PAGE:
Punching the Clock . . . Into a Bloody Pulp
I recently found a used copy of KingoftheHill's 1991 self-titled debut (yes, apparently the band's name is written as one continuous word). The St. Louis quartet -- led by blonde frontman Frankie Muriel -- was signed to SBK Records, the label home of Vanilla Ice, Selena and others.
"I Do U," one of the disc's singles, has a funky, horn-drenched sound that earned Muriel & Co. a reputation as a poor man's Extreme. Meanwhile, another single called "If I Say" is an acoustic-based ballad that's similar to likeminded material from Poison or Firehouse.
I find it difficult to recommend this album; it's a bit too faceless and anonymous with little to distinguish it. In fact, one of the most remarkable things about the platter is a shameless marketing ploy used in the liner notes. "If I Say" is listed as being three minutes and 72 seconds long. I mean, come on, as if a radio or video programmer isn't going to notice the blatant attempt to come in around the three minute mark -- even though the real length is four minutes and 13 seconds! Likewise, "Place in My Heart" checks in at three minutes and 85 seconds in the track listing. That's four minutes and 27 seconds for those of you who don't speak metric.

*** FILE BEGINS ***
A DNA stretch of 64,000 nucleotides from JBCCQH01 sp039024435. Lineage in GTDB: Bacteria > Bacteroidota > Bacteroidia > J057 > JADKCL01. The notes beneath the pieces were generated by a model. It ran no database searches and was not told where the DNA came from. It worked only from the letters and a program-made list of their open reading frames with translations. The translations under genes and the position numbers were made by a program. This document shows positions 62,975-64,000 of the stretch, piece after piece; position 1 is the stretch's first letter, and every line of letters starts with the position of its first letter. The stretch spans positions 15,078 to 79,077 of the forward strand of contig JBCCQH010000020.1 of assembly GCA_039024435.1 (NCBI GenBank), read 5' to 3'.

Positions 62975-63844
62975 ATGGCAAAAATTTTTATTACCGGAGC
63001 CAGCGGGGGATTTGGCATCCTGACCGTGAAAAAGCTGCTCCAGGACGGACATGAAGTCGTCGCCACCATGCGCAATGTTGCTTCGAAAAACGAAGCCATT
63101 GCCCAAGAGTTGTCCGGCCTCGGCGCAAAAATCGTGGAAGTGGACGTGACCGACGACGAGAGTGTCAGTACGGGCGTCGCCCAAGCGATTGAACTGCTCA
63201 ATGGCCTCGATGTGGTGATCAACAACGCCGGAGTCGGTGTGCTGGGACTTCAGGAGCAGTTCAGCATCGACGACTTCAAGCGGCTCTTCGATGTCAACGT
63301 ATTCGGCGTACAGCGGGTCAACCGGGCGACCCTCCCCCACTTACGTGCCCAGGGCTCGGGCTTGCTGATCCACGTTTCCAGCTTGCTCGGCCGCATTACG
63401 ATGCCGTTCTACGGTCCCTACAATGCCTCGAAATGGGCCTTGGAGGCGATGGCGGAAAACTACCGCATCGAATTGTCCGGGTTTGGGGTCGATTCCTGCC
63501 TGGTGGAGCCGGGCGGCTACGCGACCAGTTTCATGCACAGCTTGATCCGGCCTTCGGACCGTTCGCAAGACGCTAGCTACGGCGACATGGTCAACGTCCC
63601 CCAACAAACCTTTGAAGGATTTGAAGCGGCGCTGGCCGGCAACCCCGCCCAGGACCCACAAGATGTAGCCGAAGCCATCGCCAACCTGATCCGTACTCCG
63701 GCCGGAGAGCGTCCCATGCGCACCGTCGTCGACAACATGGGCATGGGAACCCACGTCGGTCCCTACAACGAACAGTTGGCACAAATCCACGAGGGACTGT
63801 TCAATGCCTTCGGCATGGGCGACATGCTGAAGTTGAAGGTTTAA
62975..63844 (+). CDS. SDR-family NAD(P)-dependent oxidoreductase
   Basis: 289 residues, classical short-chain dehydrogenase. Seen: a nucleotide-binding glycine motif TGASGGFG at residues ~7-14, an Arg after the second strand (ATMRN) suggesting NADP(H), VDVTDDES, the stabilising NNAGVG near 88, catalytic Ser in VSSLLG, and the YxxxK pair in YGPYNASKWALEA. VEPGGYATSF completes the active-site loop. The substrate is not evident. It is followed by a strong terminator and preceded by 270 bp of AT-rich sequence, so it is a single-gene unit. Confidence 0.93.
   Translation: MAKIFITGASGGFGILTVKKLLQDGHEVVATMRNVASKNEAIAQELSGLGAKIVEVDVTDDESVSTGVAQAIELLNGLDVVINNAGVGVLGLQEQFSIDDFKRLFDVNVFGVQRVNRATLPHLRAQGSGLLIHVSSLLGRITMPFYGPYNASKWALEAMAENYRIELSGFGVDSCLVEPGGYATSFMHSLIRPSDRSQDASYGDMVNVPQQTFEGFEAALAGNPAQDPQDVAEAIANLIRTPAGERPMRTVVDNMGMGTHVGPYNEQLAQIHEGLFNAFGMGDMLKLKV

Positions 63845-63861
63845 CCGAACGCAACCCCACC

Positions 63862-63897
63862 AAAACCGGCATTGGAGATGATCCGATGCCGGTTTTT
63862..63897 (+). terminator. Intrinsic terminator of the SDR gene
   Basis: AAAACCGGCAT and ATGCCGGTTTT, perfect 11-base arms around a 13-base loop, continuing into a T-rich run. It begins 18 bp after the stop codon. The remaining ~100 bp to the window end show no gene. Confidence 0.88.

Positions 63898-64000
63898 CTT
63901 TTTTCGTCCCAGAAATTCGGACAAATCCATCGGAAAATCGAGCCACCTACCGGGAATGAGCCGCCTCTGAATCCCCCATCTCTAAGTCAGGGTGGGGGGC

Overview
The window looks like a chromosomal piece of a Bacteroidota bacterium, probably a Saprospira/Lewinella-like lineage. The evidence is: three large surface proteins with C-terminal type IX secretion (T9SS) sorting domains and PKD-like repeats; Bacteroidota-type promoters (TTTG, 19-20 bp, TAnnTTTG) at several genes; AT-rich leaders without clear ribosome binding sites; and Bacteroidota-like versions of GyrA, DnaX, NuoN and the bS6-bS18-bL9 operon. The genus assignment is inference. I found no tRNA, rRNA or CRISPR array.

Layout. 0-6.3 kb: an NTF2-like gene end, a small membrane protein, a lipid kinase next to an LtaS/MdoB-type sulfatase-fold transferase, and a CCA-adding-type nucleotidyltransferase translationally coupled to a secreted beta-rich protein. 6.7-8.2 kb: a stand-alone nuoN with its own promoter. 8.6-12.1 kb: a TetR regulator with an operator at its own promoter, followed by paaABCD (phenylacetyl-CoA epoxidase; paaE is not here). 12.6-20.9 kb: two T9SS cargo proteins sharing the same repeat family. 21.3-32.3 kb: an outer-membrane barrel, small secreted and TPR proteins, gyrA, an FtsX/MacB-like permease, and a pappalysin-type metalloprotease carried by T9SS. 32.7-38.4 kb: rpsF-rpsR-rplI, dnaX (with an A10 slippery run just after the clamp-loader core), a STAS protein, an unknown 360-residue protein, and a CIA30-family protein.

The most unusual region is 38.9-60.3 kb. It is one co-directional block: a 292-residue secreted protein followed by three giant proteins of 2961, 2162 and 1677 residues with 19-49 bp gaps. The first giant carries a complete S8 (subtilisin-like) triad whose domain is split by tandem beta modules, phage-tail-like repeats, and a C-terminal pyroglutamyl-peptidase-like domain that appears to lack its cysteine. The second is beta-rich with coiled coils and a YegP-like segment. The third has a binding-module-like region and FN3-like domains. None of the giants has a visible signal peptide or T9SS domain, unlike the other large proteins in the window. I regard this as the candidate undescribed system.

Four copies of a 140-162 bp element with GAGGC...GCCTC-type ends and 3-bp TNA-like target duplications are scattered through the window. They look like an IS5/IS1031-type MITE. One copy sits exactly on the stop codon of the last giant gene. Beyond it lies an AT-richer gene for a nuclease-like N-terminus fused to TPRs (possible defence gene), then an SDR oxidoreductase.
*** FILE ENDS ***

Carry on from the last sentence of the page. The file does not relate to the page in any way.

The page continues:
I guess you can't fault a band for trying anything to get their songs played, but I've never seen this particular ploy before. Do a radio edit, for crying out loud! Putting out mediocre hair metal is one thing. But to add insult to injury by also violating standard rules of time calculation is just unacceptable.
(Editor's note: Incidentally, "Place in My Heart" is in a similar vein to "If I Say" and is the best tune on the album, in my estimation)